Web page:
provoking thoughts about the presence of our past

Sunday, May 12, 2013

Uncovering Gold

The Activist Network

Saturday, January 12, 2013 - 14:00
Join the MOV and CCHSBC in a special dialogue with author David H.T. Wong, Professor Henry Yu, Vancouver historian Jean Barman, to discuss the implications and contours of this increasingly visual and interactive landscape on their work as historians, artists, and storytellers. 
Date: Saturday, January 12
Time: 2:00pm
Cost: $8 | MOV Members and CCHSBC Members free
Tickets: (members must RSVP)
Included: Light refreshments will be served. Includes admission to Object(ing): The Art & Design of Tobias Wong
The history of Chinese immigration to Vancouver is an integral part of Vancouver’s founding story, and evolution, yet is not always well understood between generations, talked about beyond academic settings, or accessible to other communities.  At the same time, new media technologies, evolving forms of historical storytelling, and digital sharing have become more commonplace,  changing the ways in which we talk about our histories.
Central to this dialogue will be a broader interactive discussion which attempts to connect these historical sightlines traced from the Chinese Canadian experience in Vancouver, to the emergent histories of Vancouver’s exponentially multicultural communities.
Wong is author of the newly released “Escape to Gold Mountain,” the first graphic novel to tell the history of Chinese Canadians to be published in North America.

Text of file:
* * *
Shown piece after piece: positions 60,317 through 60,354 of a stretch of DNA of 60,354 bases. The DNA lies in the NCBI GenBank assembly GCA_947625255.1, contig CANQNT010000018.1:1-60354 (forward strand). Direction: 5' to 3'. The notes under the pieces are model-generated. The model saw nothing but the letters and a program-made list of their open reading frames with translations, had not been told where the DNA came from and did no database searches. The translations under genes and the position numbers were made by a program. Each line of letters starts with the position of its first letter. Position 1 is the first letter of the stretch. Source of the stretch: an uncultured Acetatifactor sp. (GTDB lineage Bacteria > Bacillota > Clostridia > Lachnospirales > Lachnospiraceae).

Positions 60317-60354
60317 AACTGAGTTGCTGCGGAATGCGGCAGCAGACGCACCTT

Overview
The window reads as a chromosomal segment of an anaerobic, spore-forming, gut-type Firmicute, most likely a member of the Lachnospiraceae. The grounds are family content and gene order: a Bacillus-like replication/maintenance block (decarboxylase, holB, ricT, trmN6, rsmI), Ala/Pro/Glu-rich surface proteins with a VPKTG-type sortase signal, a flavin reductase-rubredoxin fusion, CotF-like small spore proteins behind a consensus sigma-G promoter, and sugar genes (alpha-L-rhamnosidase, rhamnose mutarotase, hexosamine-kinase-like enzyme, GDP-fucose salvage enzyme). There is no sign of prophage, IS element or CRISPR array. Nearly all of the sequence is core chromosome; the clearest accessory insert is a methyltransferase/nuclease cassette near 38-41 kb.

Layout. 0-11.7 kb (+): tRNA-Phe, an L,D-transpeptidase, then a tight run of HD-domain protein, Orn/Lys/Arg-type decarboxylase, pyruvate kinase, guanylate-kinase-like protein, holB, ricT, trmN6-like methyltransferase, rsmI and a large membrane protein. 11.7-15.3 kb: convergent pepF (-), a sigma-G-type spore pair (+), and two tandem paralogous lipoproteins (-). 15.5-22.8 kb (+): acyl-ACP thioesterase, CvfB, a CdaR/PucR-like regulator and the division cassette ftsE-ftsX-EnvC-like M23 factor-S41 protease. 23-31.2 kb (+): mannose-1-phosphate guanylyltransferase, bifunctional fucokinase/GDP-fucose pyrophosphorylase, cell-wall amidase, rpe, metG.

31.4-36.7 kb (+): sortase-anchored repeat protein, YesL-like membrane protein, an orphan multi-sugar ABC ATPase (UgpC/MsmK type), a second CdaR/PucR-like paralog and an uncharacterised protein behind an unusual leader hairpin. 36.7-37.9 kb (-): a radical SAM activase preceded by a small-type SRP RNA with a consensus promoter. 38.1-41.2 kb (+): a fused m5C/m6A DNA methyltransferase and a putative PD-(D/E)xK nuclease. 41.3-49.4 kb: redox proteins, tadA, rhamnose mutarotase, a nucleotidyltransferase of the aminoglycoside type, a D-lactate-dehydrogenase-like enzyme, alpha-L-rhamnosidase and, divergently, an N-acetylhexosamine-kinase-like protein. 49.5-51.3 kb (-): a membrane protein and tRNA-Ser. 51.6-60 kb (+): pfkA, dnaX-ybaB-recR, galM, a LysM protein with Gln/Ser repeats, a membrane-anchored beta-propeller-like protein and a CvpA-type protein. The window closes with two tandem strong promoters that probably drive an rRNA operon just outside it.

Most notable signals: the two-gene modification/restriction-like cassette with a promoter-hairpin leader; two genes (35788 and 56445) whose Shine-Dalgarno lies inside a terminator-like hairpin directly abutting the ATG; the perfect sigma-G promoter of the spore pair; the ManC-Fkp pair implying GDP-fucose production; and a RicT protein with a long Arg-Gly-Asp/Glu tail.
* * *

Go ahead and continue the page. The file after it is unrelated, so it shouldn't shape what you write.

Professor Yu is project lead for an innovative online project, “Chinese Canadian Stories: Uncommon Histories from a Common Past” ( a $1.7 million initiative which has created a one-stop web portal for the reinterpretation of Canadian history through the lens of Chinese Canadians, and features a set of unique, state-of-the-art set of visualizations of historical data created in partnership the Spatial History Lab at Stanford University.
Dr. Jean Barman is emerita professor in the Department of Educational Studies of the University of British Columbia, and a Fellow of the Royal Society of Canada.  Professor Barman has written and edited numerous books about British Columbia and its Pacific coast communities, including Stanley Park’s Secret (2005) which won the 2006 City of Vancouver Book Award as best contributing to “an understanding of Vancouver’s history, its unique character & the achievements of its residents.”